Using PyTorch from Microsoft Excel
Using Python from within Excel has long been attractive, in particular in order to leverage the large number of Python packages for numerical and other data processing. I made my own small contribution to this a while ago with the (ExPy)[http://www.bnikolic.co.uk/expy/expy.html] project. In recent time the independently made xlwings has become my main tool for this and now works very well indeed (certainly I’d recommend it over ExPy!).
On the Python side I’ve been increasing been using PyTorch not just for machine learning but to accelerate general numerical processing (see for example this paper ). Not surprisingly, the two can be effectively be married to cutting-edge neural network machine learning directly from Excel! Here is how.
- First and most obvious is installing Excel. PyTorch for Microsoft Windows is distributed as a 64bit program only, so 64bit version Excel is required for in-processes use. Note that the default version of Office is 32bit, so if you have this version you will need to reinstall with the 64bit version.
- Second task is install Python. I installed the official Python for Windows from https://www.python.org/downloads/windows/ . I installed the latest Python V3.7.0
- Next job is to install PyTorch and other Python modules – this is
extremely easy using the built in pip3 tool:
pip3 install pytorch-cpu, torchvision, xlwings, numpy, mathplotlib
- Follow the final instructions for setting up xlwings addin here
For a simple example spreadsheet I’ve adapted some code from this tuorial . It shows use of a pre-trained neural network to extract features from some ImageNet images.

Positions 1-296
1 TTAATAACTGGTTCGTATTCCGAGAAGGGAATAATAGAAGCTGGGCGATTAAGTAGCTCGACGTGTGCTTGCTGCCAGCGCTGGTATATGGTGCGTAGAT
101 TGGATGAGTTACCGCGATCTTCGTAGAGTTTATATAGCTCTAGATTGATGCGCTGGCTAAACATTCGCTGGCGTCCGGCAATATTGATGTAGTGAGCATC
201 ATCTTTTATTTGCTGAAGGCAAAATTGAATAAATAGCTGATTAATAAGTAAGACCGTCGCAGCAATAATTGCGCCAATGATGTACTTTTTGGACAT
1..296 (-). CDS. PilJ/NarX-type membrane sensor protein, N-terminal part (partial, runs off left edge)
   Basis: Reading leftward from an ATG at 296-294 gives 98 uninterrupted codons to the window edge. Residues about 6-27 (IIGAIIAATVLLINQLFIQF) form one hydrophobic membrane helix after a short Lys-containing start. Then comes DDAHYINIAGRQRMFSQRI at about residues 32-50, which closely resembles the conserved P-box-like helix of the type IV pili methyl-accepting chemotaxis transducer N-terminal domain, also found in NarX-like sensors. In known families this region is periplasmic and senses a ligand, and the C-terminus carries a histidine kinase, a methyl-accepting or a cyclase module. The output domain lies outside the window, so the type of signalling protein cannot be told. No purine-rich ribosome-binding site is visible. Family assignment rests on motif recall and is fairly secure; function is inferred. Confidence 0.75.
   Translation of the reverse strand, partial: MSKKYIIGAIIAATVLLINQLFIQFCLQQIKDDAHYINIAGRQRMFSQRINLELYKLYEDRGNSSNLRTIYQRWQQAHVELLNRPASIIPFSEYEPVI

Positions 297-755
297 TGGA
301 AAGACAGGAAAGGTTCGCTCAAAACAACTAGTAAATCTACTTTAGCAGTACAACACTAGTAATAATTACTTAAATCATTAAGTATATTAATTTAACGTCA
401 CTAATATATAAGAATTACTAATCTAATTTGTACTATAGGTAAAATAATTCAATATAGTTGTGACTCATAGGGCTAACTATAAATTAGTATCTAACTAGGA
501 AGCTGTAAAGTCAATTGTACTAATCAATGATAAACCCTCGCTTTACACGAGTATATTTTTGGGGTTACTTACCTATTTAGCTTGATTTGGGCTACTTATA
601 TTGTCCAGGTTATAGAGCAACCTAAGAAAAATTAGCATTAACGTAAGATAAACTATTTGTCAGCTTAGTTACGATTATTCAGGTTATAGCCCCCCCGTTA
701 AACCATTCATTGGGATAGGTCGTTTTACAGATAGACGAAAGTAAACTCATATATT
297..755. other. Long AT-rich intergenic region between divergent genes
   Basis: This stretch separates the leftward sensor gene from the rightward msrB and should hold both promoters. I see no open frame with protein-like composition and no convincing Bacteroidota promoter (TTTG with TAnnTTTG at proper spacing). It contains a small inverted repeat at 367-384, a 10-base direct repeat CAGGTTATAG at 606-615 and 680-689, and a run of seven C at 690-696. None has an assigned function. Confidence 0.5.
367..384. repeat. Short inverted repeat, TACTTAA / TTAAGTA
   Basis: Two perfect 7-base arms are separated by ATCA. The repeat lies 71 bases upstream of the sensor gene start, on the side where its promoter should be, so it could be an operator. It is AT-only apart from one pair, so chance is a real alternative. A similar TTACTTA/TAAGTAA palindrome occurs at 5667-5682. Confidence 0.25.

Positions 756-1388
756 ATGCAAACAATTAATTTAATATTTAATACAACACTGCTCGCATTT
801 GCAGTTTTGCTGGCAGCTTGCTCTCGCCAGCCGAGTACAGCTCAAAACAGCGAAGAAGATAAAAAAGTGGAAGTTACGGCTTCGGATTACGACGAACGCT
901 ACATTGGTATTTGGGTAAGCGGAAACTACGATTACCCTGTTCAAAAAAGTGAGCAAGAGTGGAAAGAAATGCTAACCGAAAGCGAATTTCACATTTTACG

Here is a screen grab of the Excel:
Some of the features it shows:
Use of named cells to do configuration (e.g., location of the directory containing the image data)
Matplotlib plotting with the figures inserted straight into Excel
Use of Python based UDFs for clean, functional interface
Exchange of data as numpy arrays / Excel array formulae
Here is the Python code:
# Bojan Nikolic <email@example.com> 2018 # # See https://pytorch.org/tutorials/beginner/transfer_learning_tutorial.html # for script used as inspiration. Code from there used under BSD license from __future__ import print_function, division import os import numpy from matplotlib import pylab import xlwings as xw import torch import torchvision from torchvision.transforms import transforms as TF _datadir=xw.Book.caller().sheets.active.range("datadir").value _std = numpy.array([0.229, 0.224, 0.225]) _mean = numpy.array([0.485, 0.456, 0.406]) _m1 = torchvision.models.resnet18(pretrained=True) dtrans=TF.Compose([ TF.Resize(256), TF.CenterCrop(224), TF.ToTensor(), TF.Normalize(_std, _mean)]) def imshow(t, title=None): t=t.numpy().transpose((1, 2, 0)) t=_std * t + _mean t=numpy.clip(t, 0, 1) pylab.imshow(t) if title: pylab.title(title) imgd = torchvision.datasets.ImageFolder(os.path.join(_datadir, "val"), dtrans) dataloaders = torch.utils.data.DataLoader(imgd, batch_size=1, shuffle=True, num_workers=0) def topf(t, m, N=5): """Top features of model m evaluated on t""" r=torch.topk(_m1(t), N) return (r.detach().numpy(), r.detach().numpy()) @xw.func def tclass(): x=next(enumerate(dataloaders)) sht=xw.Book.caller().sheets.active fig=plt.figure() imshow(x) sht.pictures.add(fig, name="sample", update=True) maxf=topf(x, _m1) return maxf